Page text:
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A Writer's Guide to Orlando...

We've asked a series of Scottish writers to bring you their takes on the operas the Company will be performing during the 2010/11 Season. Giving us his thoughts on Orlando is Alan Spence...


Alan is an award-winning poet and playwright, novelist and short-story writer, and was the librettist for 2010's Five:15 opera Zen Story. His awards include the McVitie Prize for Scottish Writer of the Year, and the Glenfiddich Spirit of Scotland Award. His latest books are The Pure Land, a novel set in Japan, which has been translated into some 19 languages, and a poetry collection, Morning Glory, just published, with illustrations by Elizabeth Blackadder. He is Professor in Creative Writing at the University of Aberdeen, where he is also Artistic Director of the annual WORD festival, which he founded in 1999.



Here's what Alan has to say about Handel's Orlando...


Passion is a word that is much overused in our culture, almost to the point where its meaning is devalued. Barely an hour goes by without a would-be celebrity on some TV show or other declaring themselves passionate about whatever-it-is. (Asparagus? Football memorabilia? The paso doble? Beige?)

Passion implies an intensity of emotion in which we are more fully alive, swept along by its tide, overwhelming reason. Great art, of course, creates and celebrates that intensity, lifts us above the mundane into the extreme, and the journey towards wholeness often leads through madness. This is the theme of Handel’s Orlando, based as it is on Ariosto’s epic poem Orlando furioso.

It’s the old familiar tale. Boy meets girl. Girl already loves another. Boy becomes insane, flies into murderous rage, descends into hell, threatens vengeful destruction on all, is saved and restored by divine intervention. There’s a passage in my novel, The Magic Flute, where the main character, Tam, goes to a screening of Bergman’s film version of Mozart’s opera. A couple of audience members are discussing it, asking ‘Is it sublime, or ridiculous, or what?’ Tam rounds on them, says, ‘It’s sublime and ridiculous and what. Especially what.’ The same could certainly be said of Orlando. In it Handel turns away from his earlier epic/historical approach to storytelling and plunges headlong into romance and magic.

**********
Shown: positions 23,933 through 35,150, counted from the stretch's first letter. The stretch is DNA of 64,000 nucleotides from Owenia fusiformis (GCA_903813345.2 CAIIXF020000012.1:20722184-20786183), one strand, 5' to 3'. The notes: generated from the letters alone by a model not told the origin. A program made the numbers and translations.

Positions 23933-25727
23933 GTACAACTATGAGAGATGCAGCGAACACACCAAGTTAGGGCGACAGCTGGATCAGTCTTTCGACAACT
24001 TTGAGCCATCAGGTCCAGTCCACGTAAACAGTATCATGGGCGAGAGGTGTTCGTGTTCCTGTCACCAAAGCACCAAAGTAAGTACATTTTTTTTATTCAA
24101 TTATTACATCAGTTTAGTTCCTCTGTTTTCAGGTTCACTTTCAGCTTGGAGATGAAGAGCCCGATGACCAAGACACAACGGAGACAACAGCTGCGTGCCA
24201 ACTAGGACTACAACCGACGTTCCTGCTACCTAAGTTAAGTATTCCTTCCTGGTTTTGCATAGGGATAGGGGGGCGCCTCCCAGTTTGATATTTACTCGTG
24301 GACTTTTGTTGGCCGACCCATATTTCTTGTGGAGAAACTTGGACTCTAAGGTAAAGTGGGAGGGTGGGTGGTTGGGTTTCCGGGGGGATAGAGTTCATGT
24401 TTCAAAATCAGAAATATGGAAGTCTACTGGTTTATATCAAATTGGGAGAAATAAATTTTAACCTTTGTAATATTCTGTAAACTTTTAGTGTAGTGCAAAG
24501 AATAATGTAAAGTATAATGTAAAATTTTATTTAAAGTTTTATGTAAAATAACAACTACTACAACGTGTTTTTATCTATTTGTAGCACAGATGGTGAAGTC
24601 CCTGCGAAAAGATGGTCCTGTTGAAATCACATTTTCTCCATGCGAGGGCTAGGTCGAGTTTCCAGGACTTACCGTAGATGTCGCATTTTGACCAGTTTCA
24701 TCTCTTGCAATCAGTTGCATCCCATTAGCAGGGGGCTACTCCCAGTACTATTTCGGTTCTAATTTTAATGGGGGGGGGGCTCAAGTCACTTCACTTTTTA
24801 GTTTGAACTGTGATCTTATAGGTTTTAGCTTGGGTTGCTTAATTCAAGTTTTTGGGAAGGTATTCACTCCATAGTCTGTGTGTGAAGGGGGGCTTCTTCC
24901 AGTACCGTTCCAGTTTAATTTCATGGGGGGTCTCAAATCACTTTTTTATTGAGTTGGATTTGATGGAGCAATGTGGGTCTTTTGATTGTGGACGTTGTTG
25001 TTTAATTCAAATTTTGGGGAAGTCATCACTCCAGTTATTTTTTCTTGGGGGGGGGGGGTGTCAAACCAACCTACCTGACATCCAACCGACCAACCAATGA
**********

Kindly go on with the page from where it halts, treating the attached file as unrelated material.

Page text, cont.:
There is a triangle of characters at the heart of the story. Orlando himself is a great military hero in the pay of Charlemagne. Angelica is the exotic Queen of Cathay with whom Orlando falls hopelessly in love. But she loves Medoro, an African prince, charismatic and charming. To these three, the opera introduces two characters not in Ariosto’s poem, and they contribute greatly to the twists and turns of the plot. Dorinda is a shepherdess, the only ‘ordinary’ character, an innocent who also falls in love with Medoro. At the other extreme is Zoroastro, a magician, a sorcerer. Like Sarastro in The Magic Flute, he is a powerful, ultimately benign, controlling force, and he will be the Deus ex machina who intervenes to rescue Orlando when he is hellbent on destruction. (It is also Zoroastro who tries to divert Orlando from ‘Love’ to ‘Glory’, showing him the debilitating effects of worshipping Venus as opposed to Mars. Orlando is unconvinced and thinks he can sustain both, and chaos follows.)


The love element in the story is as tangled as in any Shakespeare comedy, fraught with misunderstandings. Dorinda thinks Orlando is in love with a princess he has just rescued – Isabella. Meanwhile, Medoro really loves Angelica, but pretends she is a relation in order not to hurt Dorinda who is neither fooled nor consoled. Angelica pretends to Orlando she is jealous of Isabella. Orlando blames Dorinda for causing the misunderstanding, and she blurts out to him the truth about Angelica and Medoro. (Still with me?) This precipitates Orlando’s descent into madness and rage from which he only emerges when restored to sanity by Zoroastro.


It’s a story made to be told as opera. No other art form can match its extravagance and scale, its ability to portray heightened states of reality in all their complexity and simultaneity – sublime and ridiculous and what. And it’s the music that carries it all, the frenzy of Orlando’s turmoil and breakdown, the respite when Zoroastro imposes calm and rest (however fleeting).


In some ways too it’s a story for our own mad age with its baroque excess. One modern production placed the story in World War I, the present version sets it in London in 1940, where the action, appropriately, takes place in a hospital. In our time, notions of trauma and stress are common currency, Freud’s theories trip (or slip) off the tongue and it’s manifest that desire thwarted or repressed can lead to psychosis. (The Buddhists have been saying for centuries, ‘Existence is suffering, its cause is desire.’)


The magical element is also hugely popular in fiction these days (especially in children’s/fantastical literature), and the character of the magician is widespread. (For Zoroastro read Gandalf or Dumbledore.) Orlando himself is the overblown larger-than-life tragic hero who impresses by the sheer power of his will. The others suffer collateral damage – Angelica and Medoro by rejecting Orlando and Dorinda for each other, Dorinda caught in the crossfire, spurned by Medoro then suffering Orlando’s demented wrath as he tries to kill her. And yet it is Dorinda who shows a different kind of heroism as she vows to go beyond her suffering, get on with her life. The forces of destruction are held at bay, at least for the moment, as the characters come through their trials, all passion spent, and move towards acceptance, transcendence, love.